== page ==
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Persia… Superlatives and Surprises

| 07 Apr 2017

The faces of Ayatollahs Khomeini and Khamenei, a mural daubed vividly upon a tenement block in Tehran, gazed down upon our coach as our tour group crossed the nondescript modernity of Iran’s capital city en route to the former palace of the Peacock Throne.

Sheikh Lotfollah Mosque ceiling

Ceiling of the Sheikh Lotfollah Mosque, Isfahan © Nigel Purse

Multiple variations on those theocratic images were to prove an ubiquitous presence, their eyes seemingly following us from every square, mosque and public building during our stay. But, first impressions can be deceptive. We heard no muezzin calling in Tehran. A headscarf – often a fashion item among the almond-eyed ladies – and not the burqa was by far the most common means of complying with the hijab. We instantly encountered a thriving, cosmopolitan and entrepreneurial society in the traffic-clogged streets and, in due course, we saw plenty of evidence of high levels of investment in modern infrastructure to set aside the engaging allure of the traditions of an ancient society.

Mural of Ayatollahs Khomeini and Khamenei © Nigel Purse

Thus began a most spectacular Persian odyssey. The throne room of the Golestan Palace, encased in a building of tiled splendour, and the timeless exhibits of Iran’s National Museum proved merely to be the hors d’oevre to an ensuing cultural feast of rare quality.

Straight off the flight to Shiraz we found ourselves in the Vakil bazaar, my wife determined to haggle for a gabbeh (traditional Persian carpet) for the kitchen floor amidst the press and huddle of a colourful commerce that has been going on since civilisation began. ‘Good price,’ was the verdict of the neighbouring stallholder on the subsequent purchase. We continued, via a walk around the half-restored citadel, to the Nasir-al-Molk mosque where we were confronted with a pink and yellow onslaught of what was to become in the course of the following week a familiar scene – the myriad tiles of the iwans. A short walk down the road and we found ourselves in the shade of the orange trees of the garden of Naranjestan, a former private house, where three businessmen who were holding a meeting invited my wife and me to share their tea, poured from a pot bearing the face of Shah Nasser al-Din, king of Persia during the latter half of the 19th century. This was the first of many examples of the exemplary Iranian hospitality. Shiraz is also the home of Persia’s poets and our days there ended at the peaceful tombs of Hafez, Iran’s most revered bard, and Sa’di, whose paean to the community of mankind is written above the entrance to the United Nations building in New York.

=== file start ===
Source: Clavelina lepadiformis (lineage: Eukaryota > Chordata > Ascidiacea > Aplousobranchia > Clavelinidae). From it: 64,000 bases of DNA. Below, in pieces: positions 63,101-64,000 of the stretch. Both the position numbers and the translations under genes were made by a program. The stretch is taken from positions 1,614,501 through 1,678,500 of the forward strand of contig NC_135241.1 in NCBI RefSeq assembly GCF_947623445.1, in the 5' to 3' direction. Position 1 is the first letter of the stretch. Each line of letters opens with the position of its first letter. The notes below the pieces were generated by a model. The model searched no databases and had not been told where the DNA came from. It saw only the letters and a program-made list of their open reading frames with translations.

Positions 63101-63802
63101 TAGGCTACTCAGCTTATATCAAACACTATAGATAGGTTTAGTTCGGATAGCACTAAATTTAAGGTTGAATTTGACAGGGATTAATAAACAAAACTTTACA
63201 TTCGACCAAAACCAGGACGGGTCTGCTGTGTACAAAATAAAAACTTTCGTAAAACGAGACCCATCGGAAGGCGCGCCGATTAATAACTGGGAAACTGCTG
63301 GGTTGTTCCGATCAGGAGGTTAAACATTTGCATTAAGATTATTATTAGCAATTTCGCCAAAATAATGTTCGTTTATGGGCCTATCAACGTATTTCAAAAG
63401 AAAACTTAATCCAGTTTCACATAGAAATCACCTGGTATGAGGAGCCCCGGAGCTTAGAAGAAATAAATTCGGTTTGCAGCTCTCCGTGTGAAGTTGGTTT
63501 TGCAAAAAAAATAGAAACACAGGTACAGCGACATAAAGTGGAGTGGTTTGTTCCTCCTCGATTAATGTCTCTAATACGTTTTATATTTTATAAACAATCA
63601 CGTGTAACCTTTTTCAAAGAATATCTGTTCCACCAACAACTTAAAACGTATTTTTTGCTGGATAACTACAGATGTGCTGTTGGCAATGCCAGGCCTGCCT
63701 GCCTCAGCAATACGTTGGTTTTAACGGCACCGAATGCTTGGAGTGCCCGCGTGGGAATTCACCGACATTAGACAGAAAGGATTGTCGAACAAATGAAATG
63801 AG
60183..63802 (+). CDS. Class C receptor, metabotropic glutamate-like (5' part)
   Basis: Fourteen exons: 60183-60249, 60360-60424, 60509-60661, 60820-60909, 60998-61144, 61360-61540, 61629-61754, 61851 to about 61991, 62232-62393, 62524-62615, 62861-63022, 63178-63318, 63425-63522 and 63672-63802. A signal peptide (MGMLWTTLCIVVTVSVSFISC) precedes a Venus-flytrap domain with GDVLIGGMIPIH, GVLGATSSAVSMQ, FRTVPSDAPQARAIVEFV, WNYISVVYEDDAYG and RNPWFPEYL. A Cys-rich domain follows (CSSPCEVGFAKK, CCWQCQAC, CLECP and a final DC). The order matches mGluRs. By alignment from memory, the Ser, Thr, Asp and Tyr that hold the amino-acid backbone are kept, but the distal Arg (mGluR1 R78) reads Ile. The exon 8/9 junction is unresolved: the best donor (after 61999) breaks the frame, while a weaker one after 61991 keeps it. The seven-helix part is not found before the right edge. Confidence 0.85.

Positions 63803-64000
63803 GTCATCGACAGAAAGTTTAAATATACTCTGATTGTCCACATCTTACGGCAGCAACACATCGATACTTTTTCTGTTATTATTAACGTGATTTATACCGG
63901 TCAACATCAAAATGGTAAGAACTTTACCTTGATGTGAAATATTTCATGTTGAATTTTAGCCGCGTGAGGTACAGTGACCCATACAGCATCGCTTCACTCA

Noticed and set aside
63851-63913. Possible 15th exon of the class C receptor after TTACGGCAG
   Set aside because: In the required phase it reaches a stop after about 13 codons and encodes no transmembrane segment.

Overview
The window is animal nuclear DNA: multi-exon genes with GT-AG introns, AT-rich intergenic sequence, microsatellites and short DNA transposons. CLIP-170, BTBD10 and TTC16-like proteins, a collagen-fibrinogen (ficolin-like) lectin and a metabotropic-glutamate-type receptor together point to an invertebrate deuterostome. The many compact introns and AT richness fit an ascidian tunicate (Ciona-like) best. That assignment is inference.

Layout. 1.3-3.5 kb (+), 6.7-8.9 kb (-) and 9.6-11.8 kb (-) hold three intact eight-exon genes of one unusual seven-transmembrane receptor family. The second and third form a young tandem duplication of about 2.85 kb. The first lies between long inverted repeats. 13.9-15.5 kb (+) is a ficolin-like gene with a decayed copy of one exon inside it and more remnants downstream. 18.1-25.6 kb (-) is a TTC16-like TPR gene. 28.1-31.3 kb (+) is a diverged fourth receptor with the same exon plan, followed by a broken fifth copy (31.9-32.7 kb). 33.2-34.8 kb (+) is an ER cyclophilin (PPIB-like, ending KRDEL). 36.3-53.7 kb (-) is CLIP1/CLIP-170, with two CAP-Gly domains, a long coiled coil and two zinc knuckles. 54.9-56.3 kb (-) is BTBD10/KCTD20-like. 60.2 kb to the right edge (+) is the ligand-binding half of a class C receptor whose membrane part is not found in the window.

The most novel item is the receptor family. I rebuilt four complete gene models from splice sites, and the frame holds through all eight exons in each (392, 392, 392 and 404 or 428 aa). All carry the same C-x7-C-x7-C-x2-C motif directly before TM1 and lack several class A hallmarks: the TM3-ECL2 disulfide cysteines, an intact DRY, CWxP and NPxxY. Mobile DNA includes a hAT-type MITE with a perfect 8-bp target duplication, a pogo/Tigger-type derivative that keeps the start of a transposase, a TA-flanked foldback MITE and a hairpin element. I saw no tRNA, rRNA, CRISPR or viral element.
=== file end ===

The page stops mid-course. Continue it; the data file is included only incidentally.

Pink Mosque, Shiraz

Pink Mosque, Shiraz © Nigel Purse

About 2,500 years ago the Achaemenid kings built Persepolis as an irrefutably awe-inspiring imperial statement where the 23 subject peoples of the first Persian empire would come, bearing gifts to demonstrate their fealty every New Year to their ruler. Put to the torch in a drunken frenzy by Alexander the Great (Alexander ‘the Accursed’ in the Persian version), the ruins still inspire the same awe today. Preserved on the grey friezes on the staircases, which remain among the vestiges of the columns, are images of Parthians, Elamites, Thracians, Cappadocians and men of all the nationalities of the empire carrying their offerings of obeisance. So vivid are the depictions of those characters that I stood in excited and barely containable exhilaration, feeling as if I were actually looking into the eyes of those historic people, the separation of the millennia of time seemingly eliminated.